A project to restore village cafes is slowly restarting business after Covid restrictions put many of its projects on hold.
The 1,000 cafés programme, working with town councils and other local authorities, had around 20 cafes open before the pandemic.
A few of these stayed open during the lockdowns and curfews, offering ‘multi-services’ such as takeaways, groceries or bread sales, but many were forced to shut.
The association offers people willing to take on a cafe premises – usually provided by the municipality at a low rent – a salary guaranteed at the Smic minimum wage plus a bonus based on performance, and help meeting the estimated €20,000 cost of setting up a cafe.
It is targeting small communes of 3,500 residents or fewer.
One of the first establishments to be opened was a cafe bar/restaurant at La Foye-Monjault, a village of 810 people not far from Niort in Deux-Sèvres, western France.
Mayor Dany Michaud told The Connexion that the commune was determined to keep it open.
“We had a cafe here for many years, but when the owners retired, they could not find anyone to take it on,” she said.
“It was a huge loss to the social life of the whole village, so we got together and decided that the old salle des fêtes in the village centre, which was historically a market hall, should return to its original commercial use, and we set it up as a bar and restaurant.
“Unfortunately, after three years, the managers decided they wanted a change of lifestyle and we had great difficulty finding someone new to take it on – until we heard of the 1,000 cafés project and the help that they were able to offer.
“By chance, just as we were signing up with them, we heard that a young cook, with his partner, was keen to set up on his own, and with the support of 1,000 cafés was able to do so.”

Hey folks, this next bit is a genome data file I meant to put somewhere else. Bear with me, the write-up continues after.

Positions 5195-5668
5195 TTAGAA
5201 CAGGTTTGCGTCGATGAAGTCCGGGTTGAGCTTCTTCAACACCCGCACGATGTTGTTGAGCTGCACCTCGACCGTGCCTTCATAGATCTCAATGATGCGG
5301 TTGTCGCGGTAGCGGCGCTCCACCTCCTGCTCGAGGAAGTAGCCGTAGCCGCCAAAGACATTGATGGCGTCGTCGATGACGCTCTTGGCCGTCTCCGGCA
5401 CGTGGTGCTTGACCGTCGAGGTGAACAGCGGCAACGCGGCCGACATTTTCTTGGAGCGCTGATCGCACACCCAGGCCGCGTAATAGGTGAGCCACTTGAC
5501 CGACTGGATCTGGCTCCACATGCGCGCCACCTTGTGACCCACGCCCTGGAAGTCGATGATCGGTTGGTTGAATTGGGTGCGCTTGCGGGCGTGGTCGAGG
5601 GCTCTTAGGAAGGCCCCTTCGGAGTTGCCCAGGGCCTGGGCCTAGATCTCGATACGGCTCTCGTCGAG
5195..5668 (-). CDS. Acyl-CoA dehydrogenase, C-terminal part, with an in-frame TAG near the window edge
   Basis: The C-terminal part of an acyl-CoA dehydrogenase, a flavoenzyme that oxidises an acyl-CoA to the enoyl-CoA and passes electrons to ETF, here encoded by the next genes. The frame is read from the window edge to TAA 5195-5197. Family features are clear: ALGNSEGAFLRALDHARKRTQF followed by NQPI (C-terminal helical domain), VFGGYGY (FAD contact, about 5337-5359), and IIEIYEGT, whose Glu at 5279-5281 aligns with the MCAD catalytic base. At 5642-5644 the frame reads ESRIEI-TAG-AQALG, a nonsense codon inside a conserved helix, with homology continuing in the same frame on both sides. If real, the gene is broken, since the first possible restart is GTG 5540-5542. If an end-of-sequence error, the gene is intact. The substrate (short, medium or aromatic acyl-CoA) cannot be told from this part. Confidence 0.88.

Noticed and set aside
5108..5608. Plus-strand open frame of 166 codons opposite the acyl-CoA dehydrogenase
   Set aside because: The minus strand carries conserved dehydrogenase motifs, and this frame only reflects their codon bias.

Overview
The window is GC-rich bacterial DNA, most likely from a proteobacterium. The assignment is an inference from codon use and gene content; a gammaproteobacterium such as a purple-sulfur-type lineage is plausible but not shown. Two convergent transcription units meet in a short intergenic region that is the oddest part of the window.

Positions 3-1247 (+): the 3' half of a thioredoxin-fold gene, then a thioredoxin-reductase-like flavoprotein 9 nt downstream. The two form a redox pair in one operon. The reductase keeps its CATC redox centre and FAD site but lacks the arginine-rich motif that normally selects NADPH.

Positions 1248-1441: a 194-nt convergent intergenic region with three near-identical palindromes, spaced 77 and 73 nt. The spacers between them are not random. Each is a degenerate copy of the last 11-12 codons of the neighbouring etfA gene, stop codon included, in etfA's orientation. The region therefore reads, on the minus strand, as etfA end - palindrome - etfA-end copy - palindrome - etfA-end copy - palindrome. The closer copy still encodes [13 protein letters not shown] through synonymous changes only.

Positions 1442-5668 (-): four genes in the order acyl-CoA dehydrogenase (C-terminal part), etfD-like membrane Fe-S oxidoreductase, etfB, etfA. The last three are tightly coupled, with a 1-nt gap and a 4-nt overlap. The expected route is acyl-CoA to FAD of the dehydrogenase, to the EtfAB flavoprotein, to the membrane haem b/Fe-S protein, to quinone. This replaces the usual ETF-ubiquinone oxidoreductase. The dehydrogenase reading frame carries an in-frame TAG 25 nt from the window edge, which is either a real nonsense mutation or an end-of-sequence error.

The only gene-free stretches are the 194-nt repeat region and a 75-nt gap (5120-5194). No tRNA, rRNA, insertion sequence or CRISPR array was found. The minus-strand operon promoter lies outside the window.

The association provided help to buy plates and other equipment for the restaurant, called La Rabelais.
“For the village, because we already had the premises, the amount was not very high, but assistance from the association was important for the couple running the bar and helped them set up,” said Ms Michaud.
During the lockdown, the restaurant kept going as best it could by offering takeaway meals and drinks, again something the villagers appreciated, the mayor said.
Clémence Richard, of the 1,000 cafés programme, said that another dozen cafes it supported were due to open this year, most in September after the holidays.
“It is important to have places of conviviality in villages as well as having the practical aspects of a grocery store and other services, which many communes have lost,” she said.
“We want to show that it is possible to bring these places back.”
How will France’s health pass work in cafes, bars and restaurants?